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Everybody involved in moulding the lives of the youth must be aware of the nature of the youth as well as their problems. Times are changing. It is the turn of a decade and we were first ushered into it with a global pandemic that has changed who we are, how we communicate, and how we develop. At a time like this, the youth, majorly made up of millennials and Gen Zs, are struggling as they navigate life. Already designed with a mentality that they must all be rich and famous, the pressure on these youths are now toughened by what is going on in the world around them.

This year, the theme for the International Youth Day as the United Nations Organisation has stated is, “Youth Engagement for Global Action”. This theme seeks to highlight the ways in which the engagement of young people at the local, national and global levels are enriching national and multilateral institutions and processes, as well as drawing lessons on how their representation and engagement in formal institutional politics can be significantly enhanced. This year’s IYD seeks to put the spotlight on youth engagement through the following three interconnected streams:

  • Engagement at the local/community level;
  • Engagement at the national level (formulation of laws, policies, and their implementation); and,
  • Engagement at the global level.

These engagements should be seen as education. One can say that the youth has an advantage over other age groups in world development, different from these engagements expected of them. And that advantage is glaring – education. Education, evident in all kinds of learning, is a platform for the youth to drive world development. Since 2020 began, learning patterns have changed and to particularly speak to teachers and trainers; the youth have lived with their smartphones all their lives. Before their attention can be secured, the teaching process must change. Videos, slides and other interactive methods of passing knowledge need to be adopted. Interesting games should also be introduced.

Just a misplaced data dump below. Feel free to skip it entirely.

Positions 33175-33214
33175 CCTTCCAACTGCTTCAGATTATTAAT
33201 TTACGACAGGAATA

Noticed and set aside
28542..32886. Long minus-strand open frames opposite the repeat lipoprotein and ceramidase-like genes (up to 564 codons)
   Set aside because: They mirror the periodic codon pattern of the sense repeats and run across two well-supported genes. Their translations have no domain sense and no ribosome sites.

To get the attention of the 2020 youth, trainers must understand the changing learning patterns as well as the access to information. One major advantage of the internet is that it brings information closer to its users. As a result, loads of information that are previously not readily available or that could not be easily obtained are now available. However, it is not the volume of the available information that matters but its use by the people- the youth.

 Education for youth is what shapes the world tomorrow. They demand opportunity and an education which allows them to build their skills and contribute to their own societies. Beyond literacy and numeracy, they seek digital and transferable skills like problem-solving, critical-thinking, communications and entrepreneurship. They know these are the skills they increasingly need in a world in which jobs are being transformed by globalization, automation and expanding webs of trade and commerce. At each level of engagement, this form of education is geared towards catering to the people who cannot historically afford it. It is not enough to commit to engage at these levels, it’s about ‘whom for’.

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